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Mace & Crown | August 22, 2017

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The (Literal) Rise of Farming

The (Literal) Rise of Farming

Audra Reigle
Contributing Writer

Traditional farms are a lot of work. The farmer needs pesticides, lots of water and lots of tools to get any sort of product out of their farm. With the rise of technology, farms are also rising up with the changing times. Literally rising up.

Vertical farming involves placing plants on racks indoors, and the racks are placed on top of one another. The room’s conditions are optimized to help maximize the growth and the yield of the crop. With the farms being indoors, LED lights are used to provide artificial sunlight to the plants, and the plants don’t need pesticides. Less water is used as well.

A vertical farm in Chicago called FarmedHere is the largest in the United States, and they raise their plants using aquaponics. This technique involves growing plants without soil in water that is kept nutrient-rich by fish. Not only are plants harvested with aquaponics, but fish are harvested as well.

This method of farming also allows for environmentally-friendly farming. With vertical farming, food can be delivered much faster as it is locally grown. Less delivery trucks out on the streets cuts down on the amount of traffic on the streets and allows for cleaner air. The fruit and vegetables being delivered locally not only allows for faster delivery, but it also allows for fresher food, which is good for the health of the consumer. Vertical farms can be found all over the world, from Sweden to Panama.

Even Japan has their own vertical farm. This particular farm produces 10,000 heads of lettuce per day. The farm only opened in July 2014 and is about half the size of a football field. Farmers have the ability to control day and night cycles, and the room is climate controlled and powered by LED lights. These lights give them the power to control temperature, humidity and irrigation in the room to grow plants two and a half times faster than a traditional farm.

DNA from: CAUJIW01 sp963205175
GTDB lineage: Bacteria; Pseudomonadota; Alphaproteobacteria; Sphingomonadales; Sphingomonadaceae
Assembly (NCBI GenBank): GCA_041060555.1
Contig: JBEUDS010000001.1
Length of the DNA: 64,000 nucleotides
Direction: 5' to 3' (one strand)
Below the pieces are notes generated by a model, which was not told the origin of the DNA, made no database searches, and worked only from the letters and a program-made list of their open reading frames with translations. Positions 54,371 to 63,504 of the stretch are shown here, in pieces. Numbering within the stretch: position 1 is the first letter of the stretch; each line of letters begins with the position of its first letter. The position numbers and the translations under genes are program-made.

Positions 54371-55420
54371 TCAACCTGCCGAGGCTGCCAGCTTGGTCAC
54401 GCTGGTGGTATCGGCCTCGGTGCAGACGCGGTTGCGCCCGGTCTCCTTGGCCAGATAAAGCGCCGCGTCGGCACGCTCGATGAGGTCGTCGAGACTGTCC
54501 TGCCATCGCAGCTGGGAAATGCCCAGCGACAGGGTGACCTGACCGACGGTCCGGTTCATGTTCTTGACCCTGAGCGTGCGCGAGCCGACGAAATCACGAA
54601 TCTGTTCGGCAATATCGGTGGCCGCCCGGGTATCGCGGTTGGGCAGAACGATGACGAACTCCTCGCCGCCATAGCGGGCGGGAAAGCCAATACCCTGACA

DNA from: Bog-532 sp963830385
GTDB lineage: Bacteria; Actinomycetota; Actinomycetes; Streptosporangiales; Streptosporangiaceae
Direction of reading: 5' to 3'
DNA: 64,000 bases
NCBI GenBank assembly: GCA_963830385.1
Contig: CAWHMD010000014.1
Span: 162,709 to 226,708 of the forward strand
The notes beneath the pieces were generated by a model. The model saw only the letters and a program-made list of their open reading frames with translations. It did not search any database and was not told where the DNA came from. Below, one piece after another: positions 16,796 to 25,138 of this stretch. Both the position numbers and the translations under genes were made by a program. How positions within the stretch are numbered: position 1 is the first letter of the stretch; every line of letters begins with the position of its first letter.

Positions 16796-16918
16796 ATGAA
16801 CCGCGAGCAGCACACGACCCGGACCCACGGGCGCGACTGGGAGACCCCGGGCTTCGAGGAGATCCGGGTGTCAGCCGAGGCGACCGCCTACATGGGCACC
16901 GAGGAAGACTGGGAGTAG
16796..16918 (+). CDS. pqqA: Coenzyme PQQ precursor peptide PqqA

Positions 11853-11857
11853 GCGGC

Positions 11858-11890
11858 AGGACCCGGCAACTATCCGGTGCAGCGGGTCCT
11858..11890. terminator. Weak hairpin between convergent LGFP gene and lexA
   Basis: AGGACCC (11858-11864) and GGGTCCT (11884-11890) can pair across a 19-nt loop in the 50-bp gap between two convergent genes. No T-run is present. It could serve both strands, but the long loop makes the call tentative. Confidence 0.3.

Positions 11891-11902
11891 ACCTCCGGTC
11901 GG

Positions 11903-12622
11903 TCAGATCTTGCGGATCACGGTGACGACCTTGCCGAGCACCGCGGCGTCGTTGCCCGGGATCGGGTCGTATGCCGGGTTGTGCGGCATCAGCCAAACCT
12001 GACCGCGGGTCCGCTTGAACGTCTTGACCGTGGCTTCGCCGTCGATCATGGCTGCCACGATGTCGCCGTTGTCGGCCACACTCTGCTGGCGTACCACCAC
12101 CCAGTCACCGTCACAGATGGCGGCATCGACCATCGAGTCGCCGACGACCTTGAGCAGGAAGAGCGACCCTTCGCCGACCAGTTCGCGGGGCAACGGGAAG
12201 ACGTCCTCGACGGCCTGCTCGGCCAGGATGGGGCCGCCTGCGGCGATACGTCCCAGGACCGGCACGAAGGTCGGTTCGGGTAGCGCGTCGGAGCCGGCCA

However, farming isn’t just all about the plants. Animals can be farmed too. Precision agriculture, or smart farming, involves using sensing technology to create more connected and more intelligent farms. Information is already being collected about animal health, fertilizer applications and crop yields, but these sensors allow for farmers to know when their animals are capable of reproduction or whether or not they have health issues sooner rather than later. Breeders can even receive text messages about predetermined events, like if an animal is ready to reproduce.

The hope is that indoor farms like these could resolve food shortages around the world. Electric companies, such as General Electrics and Philips, are also partnering with farms to trial this new method of farming.

The future of farming even wants to expand to the desert. Plans are being made to build greenhouses in the Sahara Desert. This allows them to take advantage of land that won’t be used for anything else, and it also allows them to use renewable energy. Less developed countries will also have easier access to food that will be affordable to them as they’ll be able to lower the prices of the crops grown. Plants could even be grown on the roofs or sides of buildings in the future. All of this will help make food more easily accessible to people while also lowering the cost.